A: In Mean Streets, we improvised in rehearsals and then typed the scenes up, and rehearsed again, and the scene would evolve in that way. But it’s all really in the casting, ultimately. There’s something about what Cassavetes did with actors, there’s, I don’t know, just a love of being with actors, a love of seeing the actors becoming the characters they’re playing. And I do love that. Actors constantly surprise me, and I feel privileged to think that this performance by Keitel or De Niro or Ellen Burstyn is in my film. I’ll see something that happens on the set or look at the rushes and say to myself, this is why I do this.

Scorsese with The Rolling Stones for the documentary Shine a Light.

Scorsese serves up directorial advice to Leonardo DiCaprio in The Departed.
(Photo Credits: (top) Brigitte Lacombe; (bottom) Warner Bros.)

Q: From the human to the technical: What do you think about the changes in movie technology over the years you’ve been making films?

A: It’s a different language now.

Q: What about the new technology has worked best for you?

A: The editing, that’s a little easier, and projecting the rushes on digital video. I’m looking forward to shooting with digital cameras, but I miss the celluloid—there’s no doubt about it. I miss the feeling of it, looking at the movie one frame at a time.

Q: When I first interviewed you and your editor, Thelma Schoonmaker, 20-some years ago, you were editing on...

A: The KEM, yeah. There was something about looking at the frame and knowing you could go inside that frame at that moment, right there. I miss that. It unnerves me to watch the editing machine going in fast forward or reverse, because nothing comes up in real time, it comes up in snatches of images and that confuses me. But it is faster, there’s no doubt. And the reality is that you always have to use the technologies that are around at the time.

Q: How about CGI?

A: Of course there were a lot of CGI shots in The Aviator, but they were designed in an old-fashioned way, from storyboards. In The Departed we used some digital effects to change backgrounds a little bit, change the lighting a bit here and there. Certain blood effects are good, too; not having to use squibs can save time in shooting. Shooting the film, that is. I’m still learning how to use CGI effects. The most I’ve used, I think, is in this little industrial we just shot in homage to Hitchcock, trying to recreate the old effects from 1955 with the newer technology.

But really it’s for other people to decipher, younger filmmakers or moving-image makers or whatever we’re going to call them in the future. It’s past me now. Cinema is finished, celluloid is finished.

Q: I know you’ve been a longtime advocate for film preservation—getting the studios to shift to safety stock in the early ’80s, creating The Film Foundation with the Guild in the early ’90s and funding the restoration of countless titles. What do you think are the current challenges in that field?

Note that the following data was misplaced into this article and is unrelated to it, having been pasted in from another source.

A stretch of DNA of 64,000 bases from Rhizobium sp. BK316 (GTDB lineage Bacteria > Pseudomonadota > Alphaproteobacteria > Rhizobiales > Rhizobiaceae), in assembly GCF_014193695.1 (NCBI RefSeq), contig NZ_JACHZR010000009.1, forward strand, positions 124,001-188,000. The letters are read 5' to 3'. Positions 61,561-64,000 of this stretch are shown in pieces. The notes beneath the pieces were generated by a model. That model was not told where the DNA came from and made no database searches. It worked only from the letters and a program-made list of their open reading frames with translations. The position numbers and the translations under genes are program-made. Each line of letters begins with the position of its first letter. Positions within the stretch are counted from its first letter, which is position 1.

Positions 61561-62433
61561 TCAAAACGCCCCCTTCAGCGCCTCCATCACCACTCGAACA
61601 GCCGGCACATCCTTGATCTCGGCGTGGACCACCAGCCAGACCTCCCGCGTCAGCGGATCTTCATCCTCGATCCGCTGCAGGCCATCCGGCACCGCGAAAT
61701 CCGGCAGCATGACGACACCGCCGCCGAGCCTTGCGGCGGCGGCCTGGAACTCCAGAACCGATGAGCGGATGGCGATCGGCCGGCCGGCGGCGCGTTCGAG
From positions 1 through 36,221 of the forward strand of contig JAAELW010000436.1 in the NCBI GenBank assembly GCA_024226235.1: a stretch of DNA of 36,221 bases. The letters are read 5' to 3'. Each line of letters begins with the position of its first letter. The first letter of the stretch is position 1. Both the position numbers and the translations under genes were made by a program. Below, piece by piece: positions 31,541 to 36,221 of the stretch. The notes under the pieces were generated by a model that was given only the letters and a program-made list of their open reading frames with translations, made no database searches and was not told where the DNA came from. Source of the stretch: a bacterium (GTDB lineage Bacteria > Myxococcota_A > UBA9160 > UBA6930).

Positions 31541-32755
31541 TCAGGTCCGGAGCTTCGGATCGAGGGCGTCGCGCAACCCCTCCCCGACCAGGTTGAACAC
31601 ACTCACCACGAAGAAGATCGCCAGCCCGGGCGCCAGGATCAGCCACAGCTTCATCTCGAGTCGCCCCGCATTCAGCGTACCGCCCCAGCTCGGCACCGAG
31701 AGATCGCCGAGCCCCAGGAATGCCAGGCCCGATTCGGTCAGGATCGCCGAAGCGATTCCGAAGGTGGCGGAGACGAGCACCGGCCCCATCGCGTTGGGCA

A: At this point, you say “film preservation and restoration” and people are going to know what you’re talking about. But there are still titles in serious need of help, preservation needs to become even more standardized than it is now. I think the more pressing issue right now is that people are starting to realize how vulnerable digital material is. A few years ago, it seemed to many people that digital was the magic bullet, the answer to everything: editing, color-correcting, and ultimately, I suppose, exhibition. But the digital formats aren’t as problem-free as they appeared to be in the first blush of enthusiasm. I recently heard of a major studio production, made within the last few years, whose elements had just blanked—the information didn’t hold, the ones and the zeroes. And that’s with a studio production.

So now the thinking is that the elements will have to migrate regularly from one format to the next. But that’s time-consuming and costly—and who’s going to do it? And what about low-budget independent productions? The problem is that everyone wants the problem to take care of itself, and it won’t. Films need constant maintenance, just like paintings. In terms of older films, you have to hold on to the original elements. If a film is shot on film, it should be preserved on film. Film is tried and true—we have films that have been around for over 100 years, but we still don’t know how long-term a solution digital is for storage and access. That said, digital is an amazing tool for archivists and preservationists. The bottom line is that film preservation is an on-going and evolving process. When you see the results onscreen with an audience, you realize it’s worth all the effort.

Q: So celluloid isn’t quite dead yet.

A: No. Celluloid’s still there. And right now the only way to have an element that means anything is to make separation negatives.

Q: And movies do have a future...

A: Yes, I guess they do, for now, anyway.

Q: Thanks for your time.

A: I’m screening The Seventh Victim—you know, the Val Lewton movie, directed by Mark Robson, 1943—a little later. Can you stay?

DGA Interviews

Prominent directors reflecting on their body of
work through an extended and in-depth Q&A.